Pullman Police enforce public health proclamations as students return to WSU
Aug. 19, 2020 Updated Wed., Aug. 19, 2020 at 7:42 p.m.
Parties and other social events in Pullman have prompted the city’s police department to announce it would crack down on violations of Gov. Jay Inslee’s pandemic regulations as Washington State University students return to town.
Police enforcement would be designed to lessen the chance of COVID-19 spread.
“Our approach has really been education and warning and that has been fairly successful to achieve compliance,” said Police Chief Garry Jenkins. “In the past couple of weeks we have seen an increase of gatherings and parties and that has coincided with WSU students returning for the academic year.”
Officers will start enforcing violations of social distancing and face mask proclamation requirements, which are considered a gross misdemeanor punishable by a fine of up to $5,000 and/or a year in jail.
Violating an order issued by the State Board of Health or by local health officials is considered a misdemeanor punishable by a fine of up to $100 and/or 90 days in jail.
Individuals hosting parties or gatherings will be held responsible not only for their individual violations but also for hosting the gathering, Jenkins said.
People allowing a party or gathering with attendees not in compliance with face mask or social distancing requirements or gatherings of more than 10 people are committing a class 2 civil infraction punishable by a $250 fine.
Failure to disperse such a gathering is also a misdemeanor.
The WSU Center for Community Standards will be notified of student proclamation violations that occur off campus, as is standard for all student criminal conduct off campus, Jenkins said.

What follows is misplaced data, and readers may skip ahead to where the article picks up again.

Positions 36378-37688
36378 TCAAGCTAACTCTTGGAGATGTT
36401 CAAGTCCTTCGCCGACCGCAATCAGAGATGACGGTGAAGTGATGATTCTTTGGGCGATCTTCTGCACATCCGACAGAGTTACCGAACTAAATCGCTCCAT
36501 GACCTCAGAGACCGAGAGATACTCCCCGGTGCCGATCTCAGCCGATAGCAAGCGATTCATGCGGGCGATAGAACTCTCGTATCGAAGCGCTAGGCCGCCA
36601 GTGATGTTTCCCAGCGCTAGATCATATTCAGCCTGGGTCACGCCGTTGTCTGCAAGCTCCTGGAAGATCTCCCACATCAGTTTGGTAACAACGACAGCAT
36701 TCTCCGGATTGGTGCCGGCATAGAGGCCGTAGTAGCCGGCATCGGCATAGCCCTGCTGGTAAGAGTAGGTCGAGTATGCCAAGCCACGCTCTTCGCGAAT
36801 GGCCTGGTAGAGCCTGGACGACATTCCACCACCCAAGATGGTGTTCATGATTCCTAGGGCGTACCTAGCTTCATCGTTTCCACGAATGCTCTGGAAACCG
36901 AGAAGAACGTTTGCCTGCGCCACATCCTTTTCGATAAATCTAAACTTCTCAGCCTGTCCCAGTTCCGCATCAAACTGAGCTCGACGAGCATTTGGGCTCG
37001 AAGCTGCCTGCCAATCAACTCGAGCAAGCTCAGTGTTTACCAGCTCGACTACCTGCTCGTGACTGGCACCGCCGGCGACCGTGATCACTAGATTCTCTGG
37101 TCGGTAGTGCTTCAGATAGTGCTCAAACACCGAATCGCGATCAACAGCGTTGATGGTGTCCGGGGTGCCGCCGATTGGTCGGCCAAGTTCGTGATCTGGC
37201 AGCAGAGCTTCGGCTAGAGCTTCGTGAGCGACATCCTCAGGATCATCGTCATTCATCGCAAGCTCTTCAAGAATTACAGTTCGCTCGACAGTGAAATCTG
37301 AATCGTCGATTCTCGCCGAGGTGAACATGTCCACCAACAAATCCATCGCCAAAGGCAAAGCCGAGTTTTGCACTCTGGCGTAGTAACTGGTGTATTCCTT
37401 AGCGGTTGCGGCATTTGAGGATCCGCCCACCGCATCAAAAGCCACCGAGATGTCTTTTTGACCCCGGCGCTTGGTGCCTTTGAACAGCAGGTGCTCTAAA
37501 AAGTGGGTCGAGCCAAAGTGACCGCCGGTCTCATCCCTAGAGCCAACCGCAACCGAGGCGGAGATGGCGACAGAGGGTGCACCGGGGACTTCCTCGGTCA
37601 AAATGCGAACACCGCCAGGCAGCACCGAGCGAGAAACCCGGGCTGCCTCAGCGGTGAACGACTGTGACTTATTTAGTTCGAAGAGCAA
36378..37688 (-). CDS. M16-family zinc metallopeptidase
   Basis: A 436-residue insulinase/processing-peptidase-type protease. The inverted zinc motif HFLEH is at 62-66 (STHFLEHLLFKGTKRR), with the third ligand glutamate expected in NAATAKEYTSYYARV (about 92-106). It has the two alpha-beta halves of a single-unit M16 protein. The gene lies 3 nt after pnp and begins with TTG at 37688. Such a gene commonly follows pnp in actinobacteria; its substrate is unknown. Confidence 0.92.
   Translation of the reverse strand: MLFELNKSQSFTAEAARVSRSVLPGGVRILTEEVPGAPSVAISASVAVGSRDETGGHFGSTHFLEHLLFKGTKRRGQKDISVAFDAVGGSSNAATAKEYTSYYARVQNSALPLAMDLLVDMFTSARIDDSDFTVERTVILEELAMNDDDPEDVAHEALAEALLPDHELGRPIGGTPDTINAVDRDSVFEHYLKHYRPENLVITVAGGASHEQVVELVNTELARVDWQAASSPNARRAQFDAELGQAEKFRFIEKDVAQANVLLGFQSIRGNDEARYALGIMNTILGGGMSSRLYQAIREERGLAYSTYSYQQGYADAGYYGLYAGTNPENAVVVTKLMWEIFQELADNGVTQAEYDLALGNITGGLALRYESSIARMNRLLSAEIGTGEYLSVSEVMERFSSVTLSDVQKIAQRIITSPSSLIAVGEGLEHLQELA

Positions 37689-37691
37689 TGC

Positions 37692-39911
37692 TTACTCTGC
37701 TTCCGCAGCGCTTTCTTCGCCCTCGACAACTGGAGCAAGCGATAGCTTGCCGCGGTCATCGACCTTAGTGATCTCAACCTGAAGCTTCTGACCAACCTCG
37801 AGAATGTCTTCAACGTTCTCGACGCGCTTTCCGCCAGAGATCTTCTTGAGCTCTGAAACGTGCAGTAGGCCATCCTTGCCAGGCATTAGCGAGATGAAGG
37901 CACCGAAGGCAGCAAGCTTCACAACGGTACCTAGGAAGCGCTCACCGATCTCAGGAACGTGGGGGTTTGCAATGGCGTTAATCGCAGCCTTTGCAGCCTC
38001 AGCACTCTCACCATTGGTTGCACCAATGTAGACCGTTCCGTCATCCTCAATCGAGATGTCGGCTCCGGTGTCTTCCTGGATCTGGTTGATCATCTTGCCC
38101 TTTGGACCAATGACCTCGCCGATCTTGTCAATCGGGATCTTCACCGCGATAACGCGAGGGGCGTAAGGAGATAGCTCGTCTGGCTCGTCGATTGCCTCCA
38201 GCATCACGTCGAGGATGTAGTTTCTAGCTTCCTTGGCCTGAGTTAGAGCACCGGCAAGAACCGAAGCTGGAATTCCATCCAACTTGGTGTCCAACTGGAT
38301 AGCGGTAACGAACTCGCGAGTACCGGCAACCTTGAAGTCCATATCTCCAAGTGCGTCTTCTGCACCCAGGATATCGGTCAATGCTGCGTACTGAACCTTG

Jenkins said Pullman police have yet to cite anyone for a violation but will do so after alerting the public Wednesday to the department’s shift to “enforcement mode.”
“We wanted to make sure we informed the public before we transitioned to more of an enforcement mode,” Jenkins said.
A town hall Wednesday coincided with the enforcement announcement. The town hall, scheduled for 3 p.m. Wednesday, was to include WSU President Kirk Schulz, along with the mayor of Pullman and Whitman County health officials.
Jenkins said Whitman County health officials have already expressed concern about an increase in proclamation violations causing an increase in COVID-19 cases.
Currently, Whitman County has 131 confirmed cases, according to the health department website.
While Jenkins said his officers are ready to issue citations, he hopes to see renewed voluntary compliance.
“Really our whole goal is compliance,” Jenkins said. “We hope we don’t have to issue any form of citation.”
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